Before it became a movie — but after first launching as a series of racing simulation games — “Gran Turismo” was the platform that in 2011 allowed Jann Mardenborough to become a professional driver. At 20, and even from behind a virtual console, the Cardiff, Wales native was so skilled at navigating the complexities of the sport — not just the races themselves but the assembly of his vehicles’ literal nuts and bolts — that he earned a chance to attend Nissan and PlayStation’s GT Academy, and later to compete against real professionals on the same world-class tracks recreated in the game. 12 years later, “Gran Turismo” tells Mardenborough’s incredible story, for which he returns the favor by being the driving double of actor Archie Madekwe, who plays him in the film.
“The movie focuses on the first four years of my career where I was a Nissan driver,” Mardenborough tells Variety. “Revisiting that is cool, because I’m not somebody who likes to do that too often. But I’m very blessed to have this opportunity to tell this chapter of my life.”
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Directed by Neill Blomkamp, the film charts his path from desk jockey to podium-finishing driver. Though Mardenborough was initially thrilled to be a part of the film, he says that stunt coordinator Steve Kelso attempted to temper his expectations for what set life would be like, even when the story told was his own. “Kelso was like, ‘look, there’s a lot of waiting around. It’s not like real racing where we’re flat out 100% of the time.’” Kelso admits that part of his admonition was self-serving: “Having had to hire other professional race car drivers in the racing movies I’ve done earlier, it didn’t always work out perfectly,” he says.
“Needless to say, I already knew Jann was an excellent driver. [But] after talking to Jann on the phone, I go, this guy’s really cool. He seems to totally understand what I was relating to him about all this. And he excelled greatly.”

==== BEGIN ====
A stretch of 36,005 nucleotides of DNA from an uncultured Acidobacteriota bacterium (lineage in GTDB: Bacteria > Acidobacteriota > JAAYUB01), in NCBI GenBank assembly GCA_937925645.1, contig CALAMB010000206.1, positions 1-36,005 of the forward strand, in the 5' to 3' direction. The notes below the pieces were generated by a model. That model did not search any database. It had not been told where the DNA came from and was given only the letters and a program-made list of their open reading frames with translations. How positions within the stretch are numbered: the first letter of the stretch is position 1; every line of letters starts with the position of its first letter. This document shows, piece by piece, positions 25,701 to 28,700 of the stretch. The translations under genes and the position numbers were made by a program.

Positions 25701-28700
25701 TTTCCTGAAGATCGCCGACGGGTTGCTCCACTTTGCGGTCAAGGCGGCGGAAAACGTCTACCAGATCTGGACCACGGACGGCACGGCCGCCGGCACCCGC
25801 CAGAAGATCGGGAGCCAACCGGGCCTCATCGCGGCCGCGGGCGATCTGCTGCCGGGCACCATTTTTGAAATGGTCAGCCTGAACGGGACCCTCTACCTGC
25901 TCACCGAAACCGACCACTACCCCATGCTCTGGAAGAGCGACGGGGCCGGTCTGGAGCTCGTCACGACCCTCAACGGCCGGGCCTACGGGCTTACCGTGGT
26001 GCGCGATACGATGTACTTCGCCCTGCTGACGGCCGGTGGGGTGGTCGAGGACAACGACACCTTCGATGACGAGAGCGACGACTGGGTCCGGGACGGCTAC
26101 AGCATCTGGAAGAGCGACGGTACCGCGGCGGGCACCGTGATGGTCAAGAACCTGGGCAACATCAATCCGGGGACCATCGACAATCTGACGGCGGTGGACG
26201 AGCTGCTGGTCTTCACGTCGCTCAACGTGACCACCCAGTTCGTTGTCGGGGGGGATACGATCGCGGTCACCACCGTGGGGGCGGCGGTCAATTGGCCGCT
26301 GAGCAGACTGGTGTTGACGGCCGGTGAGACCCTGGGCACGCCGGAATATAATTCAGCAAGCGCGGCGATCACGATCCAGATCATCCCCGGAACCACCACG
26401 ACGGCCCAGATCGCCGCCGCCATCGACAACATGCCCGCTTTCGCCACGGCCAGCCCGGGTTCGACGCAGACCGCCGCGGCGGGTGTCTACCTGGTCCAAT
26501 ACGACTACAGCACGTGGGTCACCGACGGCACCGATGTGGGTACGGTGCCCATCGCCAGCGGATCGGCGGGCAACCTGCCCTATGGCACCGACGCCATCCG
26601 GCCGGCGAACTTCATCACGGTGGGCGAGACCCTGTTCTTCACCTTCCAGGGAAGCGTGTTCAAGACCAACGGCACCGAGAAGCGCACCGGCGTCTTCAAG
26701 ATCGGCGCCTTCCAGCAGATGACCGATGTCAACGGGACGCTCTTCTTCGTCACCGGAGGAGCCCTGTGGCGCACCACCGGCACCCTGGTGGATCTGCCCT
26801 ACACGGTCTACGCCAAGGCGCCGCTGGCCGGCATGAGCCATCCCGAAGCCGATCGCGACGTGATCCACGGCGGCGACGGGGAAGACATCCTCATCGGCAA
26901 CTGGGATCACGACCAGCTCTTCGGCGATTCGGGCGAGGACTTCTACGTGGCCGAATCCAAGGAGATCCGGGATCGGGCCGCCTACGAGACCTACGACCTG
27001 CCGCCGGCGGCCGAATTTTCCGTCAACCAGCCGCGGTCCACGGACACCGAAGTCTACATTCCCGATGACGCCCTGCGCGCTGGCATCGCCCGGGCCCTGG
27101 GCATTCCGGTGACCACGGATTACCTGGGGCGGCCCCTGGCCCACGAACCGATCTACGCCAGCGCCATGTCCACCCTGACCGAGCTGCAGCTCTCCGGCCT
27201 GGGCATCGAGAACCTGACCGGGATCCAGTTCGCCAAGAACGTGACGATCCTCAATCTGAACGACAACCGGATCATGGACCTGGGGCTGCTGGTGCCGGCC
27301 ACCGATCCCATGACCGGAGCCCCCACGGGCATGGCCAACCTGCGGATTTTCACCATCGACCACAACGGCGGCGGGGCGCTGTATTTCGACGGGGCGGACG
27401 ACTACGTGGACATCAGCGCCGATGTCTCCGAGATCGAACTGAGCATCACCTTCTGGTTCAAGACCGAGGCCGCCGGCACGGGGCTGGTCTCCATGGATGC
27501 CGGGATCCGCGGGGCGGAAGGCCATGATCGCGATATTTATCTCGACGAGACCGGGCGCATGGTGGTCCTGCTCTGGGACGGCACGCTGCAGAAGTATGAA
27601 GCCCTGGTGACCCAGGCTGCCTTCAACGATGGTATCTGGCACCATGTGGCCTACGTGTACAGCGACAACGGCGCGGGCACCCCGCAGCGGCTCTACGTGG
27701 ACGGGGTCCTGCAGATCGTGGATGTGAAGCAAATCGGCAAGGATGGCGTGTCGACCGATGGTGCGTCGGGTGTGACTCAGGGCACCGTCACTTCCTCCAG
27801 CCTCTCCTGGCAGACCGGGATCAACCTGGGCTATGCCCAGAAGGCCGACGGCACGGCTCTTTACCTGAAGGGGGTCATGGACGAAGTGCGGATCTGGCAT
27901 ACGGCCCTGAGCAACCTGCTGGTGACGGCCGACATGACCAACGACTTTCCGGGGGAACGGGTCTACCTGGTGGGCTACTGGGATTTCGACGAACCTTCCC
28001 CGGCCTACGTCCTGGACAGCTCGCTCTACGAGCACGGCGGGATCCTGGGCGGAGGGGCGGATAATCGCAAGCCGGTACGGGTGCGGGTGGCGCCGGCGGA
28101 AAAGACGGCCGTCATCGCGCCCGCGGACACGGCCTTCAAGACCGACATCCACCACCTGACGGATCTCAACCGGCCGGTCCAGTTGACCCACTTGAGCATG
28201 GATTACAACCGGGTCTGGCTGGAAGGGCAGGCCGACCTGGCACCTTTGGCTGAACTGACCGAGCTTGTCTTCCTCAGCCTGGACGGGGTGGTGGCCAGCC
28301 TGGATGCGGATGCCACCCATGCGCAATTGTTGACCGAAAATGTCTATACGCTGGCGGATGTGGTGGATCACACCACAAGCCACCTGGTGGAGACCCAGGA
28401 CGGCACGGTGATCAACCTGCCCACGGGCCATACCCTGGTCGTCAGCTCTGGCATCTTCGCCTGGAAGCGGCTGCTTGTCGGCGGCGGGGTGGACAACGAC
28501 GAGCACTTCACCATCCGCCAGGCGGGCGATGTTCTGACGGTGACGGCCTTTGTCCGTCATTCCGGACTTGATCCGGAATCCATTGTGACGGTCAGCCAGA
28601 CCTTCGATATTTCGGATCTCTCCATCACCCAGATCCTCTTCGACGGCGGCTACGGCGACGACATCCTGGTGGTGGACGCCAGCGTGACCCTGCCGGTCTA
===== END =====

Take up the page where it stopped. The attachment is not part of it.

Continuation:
Dramatizing Mardenborough’s story meant simplifying and condensing various aspects of his accomplishments. Yet more than adjusting to the rhythms of the script, the driver had some new directives to focus on as he retraced the steps of his racing career. “The one bit which stuck with me was, if I can’t see the camera, then the camera can’t see me.” Like the vehicles he was driving, Mardenborough had to warm up a bit before he felt truly comfortable.
“The track is cold, the tires are cold — we’d need a few laps to get all these cars working in the right window,” Mardenborough recalls. “But it got to a point where as long as we were in certain positions at certain times, each lap that [we shot] was good.”
Kelso indicates that the “lap training,” so to speak, served two purposes: to ease his new driver into the filming process, and to be able to get more material each time he and the others completed a circuit. “When you’re filming the race cars like that, you can’t just start and stop, so we would try to go out and do three different scripted scenarios per lap,” Kelso says. The coordinator indicates that Mardenborough held his own and then some against the more seasoned stunt drivers.
“He did the exact same thing every time, whatever I asked him to do — and it’s really not that easy,” Kelso says. “All these guys had years and years of way more movie experience than Jann did, and right off the bat, he came right up to the top of the heat, did what he needed to do every lap.”
After going through some of the experiences depicted in the film, where as a former gamer he was dismissed, if not outright belittled, by the professional drivers he was competing against, Mardenborough came into the process — even now as a seasoned pro — with a healthy sense of modesty. “Going into it, I was expecting to have to work to earn their respect.” At the same time, he says he didn’t hold back on behaviors behind the wheel that exemplify his attitude and reputation as a driver.